After his fifth and final visit he managed to fix it, the problem was on one of the two circuit boards or to be more exact it was a selenoid on the board, it was inside a small clear plastic case and it looked like the points had burnt out (bit like points on a car) If he had taken the board out and looked properly he would have seen this first time.
Cost of the board was £160 but being insured cost me nothing but imagine the total bill for call outs and other bits fitted in place of ones with nothing wrong with them.
This was 3 years ago and everything has been ok since, possible everything that could be replaced has been.
My advice is check with your home insurance company to see if there is additional cover for home emergencies, it will cost you extra but not as much as companies who offer this as a stand alone insurance cover.
pin2011
Grafter
Posts: 109
Registered: 09-06-2011

Re: These new fangled boilers

We have a Vaillant gas boiler and it has only had a replacement diverter valve in 10 years so not too bad. I am resisting the temptation to ask BG to service this boiler as  a neighbour has had nothing but problems since the BG man 'fixed' their Vaillant boiler.
Oh and the programmer went caput after 2 years but this was a hard to find fault and eventually a new one was installed for 50 pounds. Could have done it cheaper but kept the same make and model to save redecorating.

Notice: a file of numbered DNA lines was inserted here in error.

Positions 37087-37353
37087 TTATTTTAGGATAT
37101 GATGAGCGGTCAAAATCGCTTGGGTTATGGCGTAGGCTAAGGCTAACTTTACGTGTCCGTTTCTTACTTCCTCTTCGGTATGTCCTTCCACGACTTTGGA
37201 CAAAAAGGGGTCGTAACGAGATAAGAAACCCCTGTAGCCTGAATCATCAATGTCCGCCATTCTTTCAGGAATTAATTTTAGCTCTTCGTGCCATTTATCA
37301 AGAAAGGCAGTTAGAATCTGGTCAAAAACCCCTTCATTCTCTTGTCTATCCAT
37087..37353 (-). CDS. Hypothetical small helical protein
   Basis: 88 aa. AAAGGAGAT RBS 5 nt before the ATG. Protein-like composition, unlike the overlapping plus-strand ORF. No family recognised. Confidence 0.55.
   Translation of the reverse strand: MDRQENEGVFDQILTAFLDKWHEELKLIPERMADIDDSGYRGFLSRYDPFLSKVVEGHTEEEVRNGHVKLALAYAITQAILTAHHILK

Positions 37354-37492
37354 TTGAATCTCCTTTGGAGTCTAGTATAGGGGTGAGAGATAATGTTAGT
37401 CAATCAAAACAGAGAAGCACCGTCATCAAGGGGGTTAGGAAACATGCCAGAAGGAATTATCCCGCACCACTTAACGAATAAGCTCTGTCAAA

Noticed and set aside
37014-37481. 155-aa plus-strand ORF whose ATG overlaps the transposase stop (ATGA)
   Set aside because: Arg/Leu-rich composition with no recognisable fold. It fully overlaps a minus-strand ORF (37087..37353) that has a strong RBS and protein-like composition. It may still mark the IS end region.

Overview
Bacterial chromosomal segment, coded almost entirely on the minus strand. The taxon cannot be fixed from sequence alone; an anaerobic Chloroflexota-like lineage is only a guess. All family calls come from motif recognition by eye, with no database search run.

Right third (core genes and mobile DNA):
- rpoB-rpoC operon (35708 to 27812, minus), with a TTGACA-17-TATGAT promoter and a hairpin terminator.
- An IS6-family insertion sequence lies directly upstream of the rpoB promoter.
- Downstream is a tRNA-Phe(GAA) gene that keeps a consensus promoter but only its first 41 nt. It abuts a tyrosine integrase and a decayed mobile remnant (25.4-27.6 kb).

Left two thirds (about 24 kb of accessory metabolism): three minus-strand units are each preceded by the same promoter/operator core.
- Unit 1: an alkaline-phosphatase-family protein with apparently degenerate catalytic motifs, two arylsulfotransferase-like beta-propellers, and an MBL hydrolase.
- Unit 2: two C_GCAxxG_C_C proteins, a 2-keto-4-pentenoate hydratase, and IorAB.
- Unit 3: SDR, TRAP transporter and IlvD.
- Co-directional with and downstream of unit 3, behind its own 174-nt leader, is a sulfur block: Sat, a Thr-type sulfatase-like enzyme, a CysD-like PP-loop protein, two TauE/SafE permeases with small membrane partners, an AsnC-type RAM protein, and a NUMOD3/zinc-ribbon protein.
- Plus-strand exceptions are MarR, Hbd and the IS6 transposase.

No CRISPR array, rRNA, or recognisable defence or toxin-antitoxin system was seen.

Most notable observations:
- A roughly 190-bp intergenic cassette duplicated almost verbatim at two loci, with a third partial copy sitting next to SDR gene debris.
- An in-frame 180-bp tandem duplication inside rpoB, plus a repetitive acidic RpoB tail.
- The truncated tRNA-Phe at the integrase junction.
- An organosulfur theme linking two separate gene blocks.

itsme
Grafter
Posts: 5,924
Thanks: 1
Registered: 07-04-2007

Re: These new fangled boilers

If you have to replace a programmer now it may be worth considering a Programmable Room Thermostat. With these you set what temperature you want at different times of the day.
Community Veteran
Posts: 5,459
Thanks: 274
Fixes: 4
Registered: 11-08-2007

Re: These new fangled boilers

[quote=itsme]it may be worth considering a Programmable Room Thermostat
I did that a couple of years ago and it has made such a difference to the comfort level at different times of day and fuel saving because of the lower temperature settings during the day and over night.